CARACAS, July 30 (Reuters) - Venezuelan troops occupied a Caracas warehouse complex used by local food giant Empresas Polar and Nestle to distribute food and beverages, workers and company officials said on Thursday.
The move follows months of accusations by President Nicolas Maduro that Polar, the country’s largest private employer, is working to sabotage the economy. The company denies the accusations.
Maduro’s predecessor Hugo Chavez expropriated several warehouses from Polar, in some cases arguing that the space should be used to build houses for the poor.
Around 50 workers protested inside the complex, including atop a water tower, with contractors joining them in solidarity outside, in a poor neighborhood in the west of Caracas.
“If we don’t work, we don’t eat,” said truck driver Carlos Munoz, a 43-year-old contractor for Polar. He transports food and drink from the site to shops and distributors.
“There’s no food in Venezuela and now they do this! How are people going to eat?”
Workers said dozens of national guard and police took over the building on Wednesday evening. National Guard troops remained within the complex. Graffiti on its walls read, “No to expropriation.”
A Polar spokeswoman said the company did have an immediate comment because it was preparing a statement. The government did not respond to a request for comment.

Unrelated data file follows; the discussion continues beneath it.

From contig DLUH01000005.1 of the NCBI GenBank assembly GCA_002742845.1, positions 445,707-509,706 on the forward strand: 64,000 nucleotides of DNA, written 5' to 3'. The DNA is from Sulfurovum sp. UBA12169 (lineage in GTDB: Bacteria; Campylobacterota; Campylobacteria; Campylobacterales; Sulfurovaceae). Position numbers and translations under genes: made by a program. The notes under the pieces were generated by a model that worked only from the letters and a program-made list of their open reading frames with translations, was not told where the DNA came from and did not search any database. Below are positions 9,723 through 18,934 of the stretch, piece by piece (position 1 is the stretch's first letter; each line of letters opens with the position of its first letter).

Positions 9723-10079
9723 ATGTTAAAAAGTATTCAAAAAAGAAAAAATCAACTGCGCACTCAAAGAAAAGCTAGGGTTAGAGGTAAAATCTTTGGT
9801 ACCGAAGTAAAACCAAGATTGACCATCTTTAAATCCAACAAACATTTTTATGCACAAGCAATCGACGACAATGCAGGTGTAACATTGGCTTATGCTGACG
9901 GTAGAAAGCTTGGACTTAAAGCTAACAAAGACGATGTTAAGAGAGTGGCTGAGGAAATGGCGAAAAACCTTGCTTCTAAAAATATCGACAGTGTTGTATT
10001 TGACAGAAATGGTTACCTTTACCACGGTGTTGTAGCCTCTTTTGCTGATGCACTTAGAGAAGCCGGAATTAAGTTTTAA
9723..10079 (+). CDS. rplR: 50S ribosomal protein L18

Nestle spokesman Andres Alegrett said the company was informed by the facility’s owner that the area was in the process of being expropriated and that the firm was preparing alternative means of distribution.
The OPEC nation is suffering what is believed to be triple-digit inflation and nagging shortages of basic goods from shampoo to chicken that critics say is the result of a failed state-led economic model but Maduro blames it on an “economic war.”
Polar has said its operations have been limited by its inability to obtain dollars to import raw materials such as malted barley to make beer.
Maduro faces legislative elections in December and his popularity has sunk considerably since his election to power in 2013, after Chavez’s death.
Authorities told Polar that the area was to be used for housing, said a company source who is unauthorized to speak publicly about the issue.
Around 50 people on Thursday rallied outside the warehouse in support of the measure, chanting, “We want homes.”
“Many of us here don’t have homes. Chavez promised us homes,” said Lindomar Nieves, a 37-year-old mechanic holding a Venezuelan flag. (Reporting by Girish Gupta; Additional reporting by Brian Ellsworth and Corina Pons; Editing by Richard Chang)